From the time I brought Gareth into the fold, I recognized that I could not possibly lead every class, so I needed others alongside me. To make sure we’re sharing the same message, are committed to delivering only our best, and are all bought in, it was vital that I mentor these other coaches and share with them what I’ve learned over the years at both the gym and Shamrock Rovers. It’s important for the sake of continuity that we continue to invest and re-invest in our people. If you’re coming to us as an individual, with your team, or with your group of fighters, you should see consistency and quality across the board at Kickstart, no matter who’s coaching any given session.

The 4 coaching Pillars

As human beings, we all need some sort of belief system to make sense of the world around us and our place in it. That extends to the gym environment. We need principles, values, and systems to guide us. So we developed a coaching philosophy around four pillars: good mindset, nutrition, movement, and recovery. Then we learned from the best on how to implement these. I want the other coaches to express their creativity and if they want to add a new course or design a program, we make space for that whenever possible. 

We all have different personalities and everyone brings something different that benefits our team and our members. But I also want to make sure that all of the four pillars are present in every interaction, every plan, and with every individual client or group. The message has to be coherent and clear. I need to be sure that when I’m not around, our athletes are being coached safely and sensibly. These expectations are part of the mentoring process at Kickstart. I’m not only going away, finding new information, and bringing it back to the team, but also making sure they know how important it is to talk, carry themselves, and act in a certain way. 

Leading from the front

Sometimes this is more of a formal thing, but I think a part of mentoring that’s largely overlooked is how you lead by example. This includes how I coach, for sure, but also my demeanor when I greet a new client, how I drive into and out of the parking lot, and the kind of conversations I have when I see people out and about. You never know when someone might be watching and as a leader, you have a responsibility to carry yourself well. People are often looking to you for guidance more than you might realize, and you can provide this outside of a traditional mentoring arrangement in how you speak and act.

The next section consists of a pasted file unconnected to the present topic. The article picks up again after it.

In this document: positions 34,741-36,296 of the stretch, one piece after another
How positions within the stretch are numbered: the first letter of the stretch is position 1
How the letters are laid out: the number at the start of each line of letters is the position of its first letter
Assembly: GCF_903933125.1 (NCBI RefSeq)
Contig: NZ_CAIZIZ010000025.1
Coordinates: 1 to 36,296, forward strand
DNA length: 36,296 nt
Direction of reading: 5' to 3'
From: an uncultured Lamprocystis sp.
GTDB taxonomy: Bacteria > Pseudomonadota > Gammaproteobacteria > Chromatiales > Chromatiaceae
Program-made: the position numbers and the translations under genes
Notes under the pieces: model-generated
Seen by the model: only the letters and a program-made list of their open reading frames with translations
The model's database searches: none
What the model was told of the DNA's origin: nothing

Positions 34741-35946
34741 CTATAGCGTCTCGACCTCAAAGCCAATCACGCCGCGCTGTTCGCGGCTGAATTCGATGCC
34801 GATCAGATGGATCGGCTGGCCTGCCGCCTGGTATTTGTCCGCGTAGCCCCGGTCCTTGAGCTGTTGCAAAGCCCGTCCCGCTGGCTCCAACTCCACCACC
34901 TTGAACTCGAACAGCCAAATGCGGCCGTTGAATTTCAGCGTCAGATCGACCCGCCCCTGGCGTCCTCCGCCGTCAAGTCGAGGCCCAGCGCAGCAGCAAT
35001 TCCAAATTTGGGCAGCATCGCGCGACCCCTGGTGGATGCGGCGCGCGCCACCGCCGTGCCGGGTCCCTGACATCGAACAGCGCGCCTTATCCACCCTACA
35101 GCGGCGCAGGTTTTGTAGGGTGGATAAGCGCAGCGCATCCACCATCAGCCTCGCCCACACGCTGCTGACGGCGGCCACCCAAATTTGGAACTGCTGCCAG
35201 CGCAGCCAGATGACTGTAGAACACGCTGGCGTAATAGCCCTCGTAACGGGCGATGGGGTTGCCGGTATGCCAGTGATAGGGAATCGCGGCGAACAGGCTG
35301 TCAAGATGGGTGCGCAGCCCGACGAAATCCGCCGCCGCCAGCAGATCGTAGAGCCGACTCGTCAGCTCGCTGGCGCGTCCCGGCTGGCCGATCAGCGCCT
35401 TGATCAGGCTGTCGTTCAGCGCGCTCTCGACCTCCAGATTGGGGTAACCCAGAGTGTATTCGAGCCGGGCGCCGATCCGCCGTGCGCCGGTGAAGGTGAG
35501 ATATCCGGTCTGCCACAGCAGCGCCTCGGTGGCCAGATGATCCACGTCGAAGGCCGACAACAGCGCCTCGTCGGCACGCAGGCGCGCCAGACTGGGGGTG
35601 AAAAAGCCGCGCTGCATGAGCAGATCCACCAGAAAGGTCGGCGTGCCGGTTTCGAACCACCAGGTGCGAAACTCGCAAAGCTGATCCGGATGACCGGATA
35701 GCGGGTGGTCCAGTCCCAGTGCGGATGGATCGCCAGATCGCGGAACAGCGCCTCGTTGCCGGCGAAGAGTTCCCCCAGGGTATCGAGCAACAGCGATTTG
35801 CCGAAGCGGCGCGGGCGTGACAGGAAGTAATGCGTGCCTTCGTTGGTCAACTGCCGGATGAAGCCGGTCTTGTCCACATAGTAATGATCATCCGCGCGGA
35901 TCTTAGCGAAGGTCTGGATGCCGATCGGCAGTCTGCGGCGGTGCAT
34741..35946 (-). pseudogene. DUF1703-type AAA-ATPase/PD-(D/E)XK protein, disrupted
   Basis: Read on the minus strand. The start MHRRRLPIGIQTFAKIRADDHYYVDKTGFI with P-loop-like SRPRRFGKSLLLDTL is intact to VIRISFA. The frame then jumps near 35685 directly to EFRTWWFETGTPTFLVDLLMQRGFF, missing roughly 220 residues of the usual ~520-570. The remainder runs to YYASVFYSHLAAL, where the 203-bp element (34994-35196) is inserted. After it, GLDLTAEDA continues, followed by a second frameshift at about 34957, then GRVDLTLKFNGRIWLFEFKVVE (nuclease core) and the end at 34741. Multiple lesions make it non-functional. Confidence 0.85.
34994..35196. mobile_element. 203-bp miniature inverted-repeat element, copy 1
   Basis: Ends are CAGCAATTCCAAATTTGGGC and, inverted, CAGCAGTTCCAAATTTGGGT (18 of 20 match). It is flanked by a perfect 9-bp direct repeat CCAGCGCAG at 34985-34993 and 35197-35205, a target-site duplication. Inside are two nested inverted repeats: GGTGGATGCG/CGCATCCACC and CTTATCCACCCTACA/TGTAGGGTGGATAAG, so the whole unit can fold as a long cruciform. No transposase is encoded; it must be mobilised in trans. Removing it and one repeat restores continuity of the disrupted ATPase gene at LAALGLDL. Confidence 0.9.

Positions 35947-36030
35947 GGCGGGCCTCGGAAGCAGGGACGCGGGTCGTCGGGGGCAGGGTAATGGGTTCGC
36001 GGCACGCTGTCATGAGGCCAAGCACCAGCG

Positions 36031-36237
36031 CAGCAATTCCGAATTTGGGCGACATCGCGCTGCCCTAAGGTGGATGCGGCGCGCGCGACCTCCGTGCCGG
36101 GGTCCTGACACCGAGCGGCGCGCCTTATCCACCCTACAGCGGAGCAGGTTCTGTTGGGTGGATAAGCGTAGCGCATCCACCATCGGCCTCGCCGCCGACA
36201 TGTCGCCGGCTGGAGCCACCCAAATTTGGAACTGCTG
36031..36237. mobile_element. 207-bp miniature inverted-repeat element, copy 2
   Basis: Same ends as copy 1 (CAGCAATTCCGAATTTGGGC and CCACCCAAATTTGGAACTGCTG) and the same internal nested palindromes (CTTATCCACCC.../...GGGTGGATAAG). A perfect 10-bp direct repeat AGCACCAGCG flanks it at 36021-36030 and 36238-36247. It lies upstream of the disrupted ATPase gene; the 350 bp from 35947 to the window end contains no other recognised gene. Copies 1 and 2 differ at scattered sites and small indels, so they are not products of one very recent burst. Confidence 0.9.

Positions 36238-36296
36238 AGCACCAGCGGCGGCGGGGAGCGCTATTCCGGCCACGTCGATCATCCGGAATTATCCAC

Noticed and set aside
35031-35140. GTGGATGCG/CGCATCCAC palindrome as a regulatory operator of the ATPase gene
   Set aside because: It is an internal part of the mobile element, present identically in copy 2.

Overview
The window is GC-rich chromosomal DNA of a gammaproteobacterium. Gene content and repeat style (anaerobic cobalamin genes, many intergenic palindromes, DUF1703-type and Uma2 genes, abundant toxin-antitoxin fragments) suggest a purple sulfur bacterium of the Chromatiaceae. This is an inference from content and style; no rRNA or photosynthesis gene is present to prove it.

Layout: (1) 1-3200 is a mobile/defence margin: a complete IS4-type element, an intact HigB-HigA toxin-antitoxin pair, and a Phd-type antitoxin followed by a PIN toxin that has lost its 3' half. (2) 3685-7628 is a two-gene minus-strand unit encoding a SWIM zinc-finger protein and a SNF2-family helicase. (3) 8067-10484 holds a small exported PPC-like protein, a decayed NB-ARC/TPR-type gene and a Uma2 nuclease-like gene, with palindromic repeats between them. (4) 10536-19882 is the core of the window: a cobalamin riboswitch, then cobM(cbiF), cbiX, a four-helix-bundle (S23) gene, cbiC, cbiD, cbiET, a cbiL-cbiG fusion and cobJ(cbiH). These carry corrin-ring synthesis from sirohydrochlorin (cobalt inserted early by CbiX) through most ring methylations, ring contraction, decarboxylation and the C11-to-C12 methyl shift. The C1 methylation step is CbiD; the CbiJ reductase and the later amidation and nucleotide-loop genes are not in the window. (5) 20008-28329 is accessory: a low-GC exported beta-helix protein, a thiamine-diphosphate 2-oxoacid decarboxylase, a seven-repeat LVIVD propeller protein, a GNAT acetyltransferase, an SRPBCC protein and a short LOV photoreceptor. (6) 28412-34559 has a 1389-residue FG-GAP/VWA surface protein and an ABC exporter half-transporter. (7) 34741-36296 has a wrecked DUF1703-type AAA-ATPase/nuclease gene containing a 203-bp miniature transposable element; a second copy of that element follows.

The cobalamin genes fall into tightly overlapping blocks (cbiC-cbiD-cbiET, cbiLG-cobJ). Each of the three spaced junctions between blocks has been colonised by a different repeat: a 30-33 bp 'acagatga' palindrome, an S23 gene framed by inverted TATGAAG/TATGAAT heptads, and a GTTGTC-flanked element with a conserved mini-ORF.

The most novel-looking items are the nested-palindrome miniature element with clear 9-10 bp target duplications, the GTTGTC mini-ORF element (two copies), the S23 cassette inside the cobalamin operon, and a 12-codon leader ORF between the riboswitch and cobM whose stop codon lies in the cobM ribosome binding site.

Such leadership also involves displaying a hard work ethic at all times. Yes, you might have days when you’re under the weather or your energy level is low, but you have to try to bring your best regardless. I’m more than willing to put in 16 or 18 hour days when necessary, to take out the rubbish, and to listen to a client’s troubles even when I’m worn out and feel like I cannot have one more conversation. I want to show the other coaches and our members my willingness to serve them, which can be another kind of indirect mentoring. Maybe they’ll then go away and be more likely to help someone else out. 

If you want to be a good mentor, you’re going to have to invest time and effort in your people. You need to be humble and not make it out like you know everything. And be receptive enough to listen to people who know more than you, so then you can share their lessons with those around you. I’m fortunate enough to now have five or six people who I can turn to with just about any question or issue. They’re always up for sharing their expertise and knowledge. In return, I’m only too happy to help others when they come to me for advice. I’m also fortunate to be part of one of the youngest and most dynamic coaching teams in Irish football at Shamrock Rovers. I feel blessed to be part of this phase of their career journey and their commitment to excellence is a constant wake-up call for me to be better. 

A final word comes to mind on the topic of mentoring: passion. It’s all well and good to be knowledgeable, but people feed off of your energy and want to see a spark in you. If you’re passionate about what you do and care about your craft, they’ll come away wanting to love what they do as much as you love what you do. As a mentor, that might be the biggest gift you can give to someone.

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Be Your Best,